Even without the waiter's suggestions, HR Intern focused in on two appetizers that we both wanted equally: the tuna tartare and the grilled calamari. The tuna tartare was served alongside what was described as lady apples and spiced carrots, but tasted more like cranberries, with microgreens on ginger/cilantro oil. The tartare was very nice, and the cranberries' tartness played well with the tuna. For me, the grilled calamari, which sat in vichyssoise and was topped with a crispy potato salad, was the better of the two. I am an absolute sucker for vichyssoise, and the calamari was well done. The potatoes were a nice addition.
HR Intern went with the Artic [sic] Char which was served on top of a sweet potato and celery root puree. The bite that I had of it was delicious, cooked very well with just enough of the dark pink in the center to maintain the original ingredient's freshness. I went for the Bluefish (partly because I'd never had it, partly because it was sourced from my home state of New Jersey), which came with a creamy polenta spread, green beans, carrots, and basil pesto.
Now, fish to me is best when it melts in your mouth. By that metric, this bluefish was absolutely divine. I couldn't stop raving about it to HR Intern (who agreed with my opinion wholeheartedly). The fillet slid apart beautifully along the grain of the fish as I cut it, and each bite maintained the perfect texture balance between the crispiness of the skin and the smooth substance of the fish. The saltiness balance was also spot on. On the downside, outside of the polenta (another one of my food loves), the vegetable sides were blah, and the basil pesto seemed wholly unnecessary.
Dessert was something of a letdown after the pitch-perfect entrees. I was seduced by our waiter's suggestion of the "Tiramisu" (the quotation marks are Hook's), which he described as a deconstructed version of the classic dessert. The actual dessert was decidedly less exciting, and was basically a thin bar of semisweet fudge-like chocolate, served alongside a dripping of darker chocolate sauce, a ladyfinger, and mascarpone ice cream. HR Intern went for the cheesecake, served on a blood orange sauce, which made a better impression on both of us.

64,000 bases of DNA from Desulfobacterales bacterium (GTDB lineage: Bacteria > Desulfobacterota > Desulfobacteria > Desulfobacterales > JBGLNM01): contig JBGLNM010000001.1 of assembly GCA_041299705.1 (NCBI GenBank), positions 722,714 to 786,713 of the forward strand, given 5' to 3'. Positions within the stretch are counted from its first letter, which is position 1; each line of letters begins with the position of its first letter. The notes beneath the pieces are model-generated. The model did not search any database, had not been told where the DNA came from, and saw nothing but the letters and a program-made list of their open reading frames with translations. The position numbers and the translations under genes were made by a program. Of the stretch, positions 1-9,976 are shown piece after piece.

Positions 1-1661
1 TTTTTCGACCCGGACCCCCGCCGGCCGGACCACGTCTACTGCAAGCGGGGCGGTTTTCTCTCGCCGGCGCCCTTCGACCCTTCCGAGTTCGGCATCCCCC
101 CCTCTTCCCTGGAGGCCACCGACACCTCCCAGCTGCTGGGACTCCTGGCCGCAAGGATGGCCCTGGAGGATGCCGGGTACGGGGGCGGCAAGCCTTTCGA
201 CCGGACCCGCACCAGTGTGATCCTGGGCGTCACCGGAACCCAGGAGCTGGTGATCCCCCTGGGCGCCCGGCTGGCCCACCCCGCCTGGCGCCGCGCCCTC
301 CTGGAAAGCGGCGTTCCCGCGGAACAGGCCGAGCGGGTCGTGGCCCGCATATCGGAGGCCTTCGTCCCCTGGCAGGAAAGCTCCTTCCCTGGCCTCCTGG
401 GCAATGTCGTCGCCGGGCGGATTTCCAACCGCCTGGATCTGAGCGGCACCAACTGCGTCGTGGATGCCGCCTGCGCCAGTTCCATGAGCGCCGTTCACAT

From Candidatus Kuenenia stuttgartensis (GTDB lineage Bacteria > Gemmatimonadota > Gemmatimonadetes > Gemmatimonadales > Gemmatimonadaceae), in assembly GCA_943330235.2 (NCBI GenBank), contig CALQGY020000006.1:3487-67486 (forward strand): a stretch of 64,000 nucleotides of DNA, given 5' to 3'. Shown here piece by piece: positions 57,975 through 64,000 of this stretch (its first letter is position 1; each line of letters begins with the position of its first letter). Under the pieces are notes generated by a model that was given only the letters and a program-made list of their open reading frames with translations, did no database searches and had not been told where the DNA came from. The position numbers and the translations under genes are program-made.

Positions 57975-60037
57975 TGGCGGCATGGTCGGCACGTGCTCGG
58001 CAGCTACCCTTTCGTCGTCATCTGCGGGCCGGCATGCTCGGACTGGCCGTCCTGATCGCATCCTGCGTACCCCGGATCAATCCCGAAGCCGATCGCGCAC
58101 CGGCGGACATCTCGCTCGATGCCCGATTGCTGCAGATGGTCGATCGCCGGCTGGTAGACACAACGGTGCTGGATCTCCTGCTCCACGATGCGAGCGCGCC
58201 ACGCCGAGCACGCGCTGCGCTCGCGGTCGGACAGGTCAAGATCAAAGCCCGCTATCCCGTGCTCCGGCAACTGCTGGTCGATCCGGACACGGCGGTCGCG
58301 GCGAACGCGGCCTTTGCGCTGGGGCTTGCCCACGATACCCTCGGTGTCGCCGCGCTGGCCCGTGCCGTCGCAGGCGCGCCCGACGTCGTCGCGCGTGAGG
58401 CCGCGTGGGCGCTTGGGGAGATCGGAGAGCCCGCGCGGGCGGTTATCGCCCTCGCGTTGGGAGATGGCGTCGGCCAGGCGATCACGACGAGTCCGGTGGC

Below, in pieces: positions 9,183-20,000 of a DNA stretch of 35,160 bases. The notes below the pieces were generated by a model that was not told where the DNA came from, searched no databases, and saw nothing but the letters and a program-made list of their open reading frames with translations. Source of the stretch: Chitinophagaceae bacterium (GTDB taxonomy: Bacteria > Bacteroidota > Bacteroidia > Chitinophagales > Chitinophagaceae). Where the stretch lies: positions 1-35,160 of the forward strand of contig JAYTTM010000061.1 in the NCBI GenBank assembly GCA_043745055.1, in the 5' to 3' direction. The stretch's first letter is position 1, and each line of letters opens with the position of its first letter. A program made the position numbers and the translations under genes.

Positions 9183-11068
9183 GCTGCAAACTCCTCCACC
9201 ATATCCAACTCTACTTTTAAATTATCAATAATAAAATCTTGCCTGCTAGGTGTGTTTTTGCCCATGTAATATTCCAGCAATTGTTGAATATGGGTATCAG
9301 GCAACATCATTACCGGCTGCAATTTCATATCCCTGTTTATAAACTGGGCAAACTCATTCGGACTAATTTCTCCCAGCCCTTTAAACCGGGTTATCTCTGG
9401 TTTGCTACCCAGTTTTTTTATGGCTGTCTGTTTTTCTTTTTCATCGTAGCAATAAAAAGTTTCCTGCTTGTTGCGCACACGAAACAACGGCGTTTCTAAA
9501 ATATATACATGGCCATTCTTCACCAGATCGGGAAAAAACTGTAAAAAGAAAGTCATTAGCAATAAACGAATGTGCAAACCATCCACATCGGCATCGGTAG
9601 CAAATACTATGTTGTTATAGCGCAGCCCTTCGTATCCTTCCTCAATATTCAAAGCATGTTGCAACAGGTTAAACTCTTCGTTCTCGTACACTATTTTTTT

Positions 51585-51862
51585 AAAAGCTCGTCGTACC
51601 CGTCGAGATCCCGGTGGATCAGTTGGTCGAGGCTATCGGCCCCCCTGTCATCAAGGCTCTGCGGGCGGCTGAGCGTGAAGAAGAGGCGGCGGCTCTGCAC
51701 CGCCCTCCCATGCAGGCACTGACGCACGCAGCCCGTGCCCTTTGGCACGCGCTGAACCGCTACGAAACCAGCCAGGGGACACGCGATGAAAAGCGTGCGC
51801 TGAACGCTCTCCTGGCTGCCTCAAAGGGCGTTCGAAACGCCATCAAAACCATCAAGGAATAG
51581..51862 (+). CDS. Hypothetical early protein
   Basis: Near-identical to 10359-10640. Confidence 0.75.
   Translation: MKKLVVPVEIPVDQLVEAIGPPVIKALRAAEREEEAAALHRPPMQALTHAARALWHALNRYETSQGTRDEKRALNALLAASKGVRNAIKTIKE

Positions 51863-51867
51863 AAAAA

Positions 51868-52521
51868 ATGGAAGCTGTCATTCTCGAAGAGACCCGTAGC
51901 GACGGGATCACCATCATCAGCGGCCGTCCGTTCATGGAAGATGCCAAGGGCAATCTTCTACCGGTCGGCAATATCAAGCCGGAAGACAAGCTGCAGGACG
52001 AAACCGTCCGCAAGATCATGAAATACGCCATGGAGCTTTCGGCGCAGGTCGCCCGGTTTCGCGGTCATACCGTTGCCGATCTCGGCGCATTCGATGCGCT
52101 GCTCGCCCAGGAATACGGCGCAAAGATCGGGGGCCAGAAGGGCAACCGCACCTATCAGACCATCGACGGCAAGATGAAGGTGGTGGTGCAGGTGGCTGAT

Overall, Hook was a really enjoyable experience, and admittedly unexpectedly so. Obviously the fish at a good seafood restaurant is going to be good, but I was surprised at the perfection of my bluefish (in my opinion, a better meal than I had at much more highly regarded Kinkead's), which ratcheted up the meal from a run-of-the-mill 4 stars to a 4.5 star rating. The dessert was probably the only thing holding this from being a 5-star meal (and maybe even knocking on the door of my all-time Top 5 DC meals). The service was excellent and knowledgeable, even with it being crowded, Restaurant Week, and us not ordering wine. The crowd at the downstairs bar was vibrant, and probably good for a informal first date/meet-up albeit a little noisier than some would like; the upstairs dining space is much more suited toward a date down the line.
Food Rating: **** (out of 5)
Date Rating: 3 Hearts (out of 5)
Dress Code: Smart casual
Bar Rating: Classy Crowd to Suits Scene
Vibe: Energetic to noisy.
Cost: $$$ (out of 5) ($50-$75 for two)
Pairing: Shopping on M Street (there's a couple small bookstores right as you come into GTown that I love, and depending on your budget, window shopping on the right night in GTown is always pleasant)